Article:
Wargaming tactica #1: Dice pools.
Regardless of the system you are playing: Warhammer 40K, Battletech, Chain of Command, X-Wing Miniatures, DBx- building, using, and manipulating dice pools is the first layer to victory.
Every wargame is a simulation of a narrative, and the dice in the game are the DNA which powers that narrative- simulating the fog of war, effectiveness of the units in the moment, and the chaos of the tabletop battlefield.
Don’t just roll the dice and pray to the dice gods that something happens.
Spray and pray never works in the real world.
Dice pools diminish as you use (roll) them.
In the attack phase you begin with a pool of dice, or number of dice attacks, in opposition to the unit you are attacking- let’s look at the game Chain of Command World War II as an example.
My German infantry unit has a rifle team of five men and a machine gun team with gunner and a loader.
The riflemen each roll one D6 and the machine gun team rolls 8 D6 which equals 13 dice for the start of the pool.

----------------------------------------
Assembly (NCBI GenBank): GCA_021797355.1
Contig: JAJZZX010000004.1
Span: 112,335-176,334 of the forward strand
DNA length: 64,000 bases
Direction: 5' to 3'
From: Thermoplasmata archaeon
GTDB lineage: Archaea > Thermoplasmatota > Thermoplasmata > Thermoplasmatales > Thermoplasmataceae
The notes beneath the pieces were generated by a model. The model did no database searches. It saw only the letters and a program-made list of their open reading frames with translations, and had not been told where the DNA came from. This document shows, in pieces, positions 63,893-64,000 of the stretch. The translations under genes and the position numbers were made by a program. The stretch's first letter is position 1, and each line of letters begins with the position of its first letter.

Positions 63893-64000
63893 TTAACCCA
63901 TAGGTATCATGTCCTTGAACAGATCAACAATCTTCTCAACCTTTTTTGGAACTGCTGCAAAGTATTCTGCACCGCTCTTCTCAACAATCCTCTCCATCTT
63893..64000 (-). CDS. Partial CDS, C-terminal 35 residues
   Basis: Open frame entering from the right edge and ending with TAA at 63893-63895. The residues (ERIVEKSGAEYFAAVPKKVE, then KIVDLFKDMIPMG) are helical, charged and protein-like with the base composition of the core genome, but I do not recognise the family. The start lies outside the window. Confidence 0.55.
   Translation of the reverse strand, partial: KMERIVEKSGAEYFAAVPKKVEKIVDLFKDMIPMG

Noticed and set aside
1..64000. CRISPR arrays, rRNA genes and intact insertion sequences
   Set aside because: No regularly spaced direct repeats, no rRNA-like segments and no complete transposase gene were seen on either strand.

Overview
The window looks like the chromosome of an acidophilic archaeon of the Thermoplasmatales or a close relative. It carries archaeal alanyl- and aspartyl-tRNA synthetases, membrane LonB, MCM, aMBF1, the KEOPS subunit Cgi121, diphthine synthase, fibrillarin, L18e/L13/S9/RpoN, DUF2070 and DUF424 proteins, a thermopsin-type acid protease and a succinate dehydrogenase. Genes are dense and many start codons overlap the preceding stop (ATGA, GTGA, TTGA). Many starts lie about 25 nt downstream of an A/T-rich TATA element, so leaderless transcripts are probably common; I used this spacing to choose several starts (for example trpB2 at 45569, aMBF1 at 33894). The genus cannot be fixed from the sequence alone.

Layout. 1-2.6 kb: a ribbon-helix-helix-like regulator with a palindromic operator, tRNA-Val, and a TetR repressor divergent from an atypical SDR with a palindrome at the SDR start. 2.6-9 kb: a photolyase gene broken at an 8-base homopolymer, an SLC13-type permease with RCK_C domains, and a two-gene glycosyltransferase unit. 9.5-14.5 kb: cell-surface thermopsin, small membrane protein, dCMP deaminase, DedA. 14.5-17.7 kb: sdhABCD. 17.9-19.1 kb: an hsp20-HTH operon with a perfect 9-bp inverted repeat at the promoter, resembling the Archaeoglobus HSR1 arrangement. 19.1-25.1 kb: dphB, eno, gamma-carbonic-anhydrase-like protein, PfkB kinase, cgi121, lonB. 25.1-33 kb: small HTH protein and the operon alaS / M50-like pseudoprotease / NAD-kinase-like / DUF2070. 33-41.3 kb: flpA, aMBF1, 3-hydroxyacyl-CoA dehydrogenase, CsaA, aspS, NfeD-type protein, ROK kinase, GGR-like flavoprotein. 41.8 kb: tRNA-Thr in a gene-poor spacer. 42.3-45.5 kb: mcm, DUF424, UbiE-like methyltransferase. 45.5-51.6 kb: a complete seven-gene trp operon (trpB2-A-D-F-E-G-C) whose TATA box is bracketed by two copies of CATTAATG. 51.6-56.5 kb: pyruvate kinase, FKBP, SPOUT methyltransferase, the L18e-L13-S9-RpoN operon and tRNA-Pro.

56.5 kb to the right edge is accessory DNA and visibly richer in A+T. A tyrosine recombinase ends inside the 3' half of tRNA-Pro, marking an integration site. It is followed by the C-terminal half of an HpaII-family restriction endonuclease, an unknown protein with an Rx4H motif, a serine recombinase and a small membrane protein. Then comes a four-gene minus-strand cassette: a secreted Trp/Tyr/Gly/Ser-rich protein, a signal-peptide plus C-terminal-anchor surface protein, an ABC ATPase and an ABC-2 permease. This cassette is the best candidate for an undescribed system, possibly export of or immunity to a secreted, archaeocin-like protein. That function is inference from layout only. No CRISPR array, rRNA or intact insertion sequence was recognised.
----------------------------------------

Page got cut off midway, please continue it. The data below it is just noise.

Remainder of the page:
We take this dice and shoot at a target- rolling the dice will have some hitting the target and some missing the target. What we need to hit depends on the unit.
Chain of Command has regular infantry hitting on a 4+, elite units a 3+.
After we roll to hit we now have a new (smaller) dice pool of the hits.
These get rolled against, depending on the rule-set armor, wounds, etc.
In Chain of Command rolling for wound has a roll of a 4 or 5 causing shock, and a roll of a 6 causing a wound and removing a model- special attacks and weapons again might change this.
The final dice pool wounds/removed models is very small compared to the starting dice pool.
Dice pools get smaller and smaller as you roll them…
…so the first thing is to try and start with the biggest dice pool possible- either with a single unit, or combining multiple units.
The difference in our illustration of having one infantry unit shooting at a target, or three infantry units shooting at the same target.
Build and use the biggest dice pools that you can.
Second tactica to this is being able to modify your dice rolls- which depending on the ruleset and the interaction of units works in different ways.
Maybe you get one chance to re-roll misses.
Maybe you get to re-roll any miss of a ‘1″.
Maybe you wound on a 3+ compared to a 4+.
Look, stack, and use the rules and unit interactions to not only get large dice pools, but have ways to keep the loss of dice from pool-to-pool at a minumum.